Team completes training for national census By Chamanlall Naipaul
Guyana Chronicle
August 27, 2002

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CENSUS coordinators and employees of the National Bureau of Statistics (NBS) who will be involved in the upcoming National Population and Housing Census, yesterday completed eight days of training at the Guyana National Service Complex, Carifesta Avenue, Georgetown.

According to NBS officials, 22 of its members of staff and 43 coordinators participated in the exercise, and the latter set will now return to their respective coordination districts and train supervisors and enumerators for the house to house survey set to begin on September 16.

The training of supervisors and enumerators is expected to begin on September 2.

Officials pointed out that Region Four (Demerara/Mahaica), which has the largest population, comprises 17 coordination districts, while Region Eight (Potaro/Siparuni) with the smallest population, has one.

Arrangements have also been made to cover villages located along various rivers throughout the country which do not fall within a coordination district.

Chairperson of the Public Relations Committee for the census, Ms. Kneka Franklin emphasised that the information provided by citizens will be treated with the utmost confidentiality, and that census officials have taken an oath to do so.

She is also appealing for cooperation from the public to ensure the successful completion of the exercise.

Chief Statistician, Mr. Lennox Benjamin told the Chronicle that the Laws of Guyana provide for penalties for persons who violate the Oath of Confidentiality and assured that any person found in violation of it will be dismissed forthwith.

He pointed out that the coordinators have a pivotal role in the census because they are the link between the field operations and the NBS, and expressed satisfaction with the quality and background of persons who will be involved in the exercise.

Benjamin said the personnel come from the varying professions within the wider society and include teachers, public servants and retirees. He noted that the quality of the census will be a reflection of the quality of work executed in the fields.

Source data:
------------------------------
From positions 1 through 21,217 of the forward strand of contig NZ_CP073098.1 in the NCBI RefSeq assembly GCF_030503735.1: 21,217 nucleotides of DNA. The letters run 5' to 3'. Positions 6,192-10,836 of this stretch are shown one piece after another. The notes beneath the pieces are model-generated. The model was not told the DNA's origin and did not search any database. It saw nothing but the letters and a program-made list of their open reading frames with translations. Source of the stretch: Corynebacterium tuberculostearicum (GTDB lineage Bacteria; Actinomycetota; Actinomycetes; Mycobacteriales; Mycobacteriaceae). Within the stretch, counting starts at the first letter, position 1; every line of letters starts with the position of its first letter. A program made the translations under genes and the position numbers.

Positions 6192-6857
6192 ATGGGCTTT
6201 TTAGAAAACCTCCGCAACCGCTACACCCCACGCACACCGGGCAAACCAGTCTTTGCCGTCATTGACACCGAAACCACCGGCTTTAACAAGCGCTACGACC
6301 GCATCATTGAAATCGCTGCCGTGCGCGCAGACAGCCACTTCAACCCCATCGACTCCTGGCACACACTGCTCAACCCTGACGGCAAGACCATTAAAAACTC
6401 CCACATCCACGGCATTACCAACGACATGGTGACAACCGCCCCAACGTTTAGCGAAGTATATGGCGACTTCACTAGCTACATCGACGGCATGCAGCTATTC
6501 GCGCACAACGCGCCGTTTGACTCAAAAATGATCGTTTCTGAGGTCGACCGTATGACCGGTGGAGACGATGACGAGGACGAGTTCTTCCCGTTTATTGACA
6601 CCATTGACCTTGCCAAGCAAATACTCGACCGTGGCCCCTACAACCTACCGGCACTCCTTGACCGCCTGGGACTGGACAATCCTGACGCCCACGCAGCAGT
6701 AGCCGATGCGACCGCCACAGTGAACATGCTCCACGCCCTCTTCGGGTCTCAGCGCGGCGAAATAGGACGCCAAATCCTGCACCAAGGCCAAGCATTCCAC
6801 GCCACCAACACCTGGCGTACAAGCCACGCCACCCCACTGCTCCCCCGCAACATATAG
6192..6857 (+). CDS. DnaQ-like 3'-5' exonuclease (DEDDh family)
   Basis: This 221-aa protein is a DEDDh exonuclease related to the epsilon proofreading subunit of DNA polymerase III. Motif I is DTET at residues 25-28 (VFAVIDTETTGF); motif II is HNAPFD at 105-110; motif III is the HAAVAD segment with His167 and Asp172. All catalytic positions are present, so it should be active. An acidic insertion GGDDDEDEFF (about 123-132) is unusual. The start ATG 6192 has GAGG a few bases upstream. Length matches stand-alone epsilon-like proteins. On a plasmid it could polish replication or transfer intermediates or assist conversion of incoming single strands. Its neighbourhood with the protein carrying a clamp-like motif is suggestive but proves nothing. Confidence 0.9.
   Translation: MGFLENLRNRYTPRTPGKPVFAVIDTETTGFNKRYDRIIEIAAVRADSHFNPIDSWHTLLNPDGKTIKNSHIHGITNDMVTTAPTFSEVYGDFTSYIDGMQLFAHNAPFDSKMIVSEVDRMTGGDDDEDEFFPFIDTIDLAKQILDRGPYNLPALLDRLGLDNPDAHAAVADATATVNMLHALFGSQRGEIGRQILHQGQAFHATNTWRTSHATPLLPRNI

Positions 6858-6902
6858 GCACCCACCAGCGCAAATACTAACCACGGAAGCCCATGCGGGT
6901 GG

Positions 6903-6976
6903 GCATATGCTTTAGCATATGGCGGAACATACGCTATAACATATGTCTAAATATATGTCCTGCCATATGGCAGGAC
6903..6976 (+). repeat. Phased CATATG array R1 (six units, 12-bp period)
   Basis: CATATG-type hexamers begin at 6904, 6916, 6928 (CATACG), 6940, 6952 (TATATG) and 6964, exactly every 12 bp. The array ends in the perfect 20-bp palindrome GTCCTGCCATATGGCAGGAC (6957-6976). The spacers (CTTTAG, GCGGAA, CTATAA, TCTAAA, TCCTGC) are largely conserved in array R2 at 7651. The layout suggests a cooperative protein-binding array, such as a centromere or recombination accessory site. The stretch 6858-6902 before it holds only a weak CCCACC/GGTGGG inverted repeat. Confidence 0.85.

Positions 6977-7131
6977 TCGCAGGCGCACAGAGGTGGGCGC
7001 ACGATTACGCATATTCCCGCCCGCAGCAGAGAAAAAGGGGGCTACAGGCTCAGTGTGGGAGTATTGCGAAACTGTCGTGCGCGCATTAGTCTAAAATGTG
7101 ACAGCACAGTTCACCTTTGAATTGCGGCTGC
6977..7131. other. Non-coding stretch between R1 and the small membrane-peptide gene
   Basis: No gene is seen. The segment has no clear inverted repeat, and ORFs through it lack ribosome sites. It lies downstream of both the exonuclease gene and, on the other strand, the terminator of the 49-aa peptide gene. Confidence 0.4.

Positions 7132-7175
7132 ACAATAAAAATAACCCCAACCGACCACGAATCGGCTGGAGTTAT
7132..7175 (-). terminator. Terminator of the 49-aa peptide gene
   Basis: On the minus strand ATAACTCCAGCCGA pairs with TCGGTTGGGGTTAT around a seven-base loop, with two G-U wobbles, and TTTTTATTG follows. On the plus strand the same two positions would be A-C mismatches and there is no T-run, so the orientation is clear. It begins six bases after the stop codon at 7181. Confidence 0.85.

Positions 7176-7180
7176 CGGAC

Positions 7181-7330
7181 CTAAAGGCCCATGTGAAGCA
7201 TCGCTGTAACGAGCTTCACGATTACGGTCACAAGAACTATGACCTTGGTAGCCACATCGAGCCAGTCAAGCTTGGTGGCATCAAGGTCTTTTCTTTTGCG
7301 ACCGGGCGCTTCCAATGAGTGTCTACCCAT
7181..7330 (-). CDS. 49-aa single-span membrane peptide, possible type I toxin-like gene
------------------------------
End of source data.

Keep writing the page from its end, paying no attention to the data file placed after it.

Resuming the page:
The Chief Statistician explained that coordinators are accountable for every geographical area and that the objective is to visit every household, but it does not mean that every member of a household will be interviewed. One person who could furnish the required information would be sufficient.

There will be a de facto count and a de jure count. After completing the de facto count, if there are any "gaps" in information, enumerators will return to fill them and that would constitute the de jure count, he said.

Benjamin also emphasised that coordinators are employed as part of the entire census machinery and not simply for the purpose of gathering data.

It is estimated that the field exercise of the census would be completed by the end of October.

The last census was carried out in 1991. Censuses are normally carried out every 10 years, but due to the holding of national elections last year, it was not feasible to conduct one.

Information gathered from a census is very useful to the business community, investors and those agencies that are involved in state planning and formulation of policies.

Benjamin explained that while a country may have the resources and potential for investment, if the relevant information is not available, investors may look elsewhere.

Businesses need information pertaining to the density of population and the type of activities that are prevalent in a particular community whenever they are considering setting up their operations in a particular location.

He said because of geography, weather pattern and logistics, the enumeration exercise in Region Nine (Upper Takutu/Upper Essequibo) has already been completed and the experience acquired there will be used to benefit work in the other regions.

Guyana is part of a regional census system which is coordinated by the Caribbean Community (CARICOM).

Suriname and Guyana are the only two member states that have not completed their censuses and Benjamin said no one country within the region has all the skills required to effectively carry out the exercise, so there is close collaboration to complement each other.

The territories also use the experience gained in sister countries. One way in which this is done is by having personnel from other CARICOM member states participate in each other's censuses.

The Guyana census is carried out in accordance with the Statistics Act Chapter 19:02.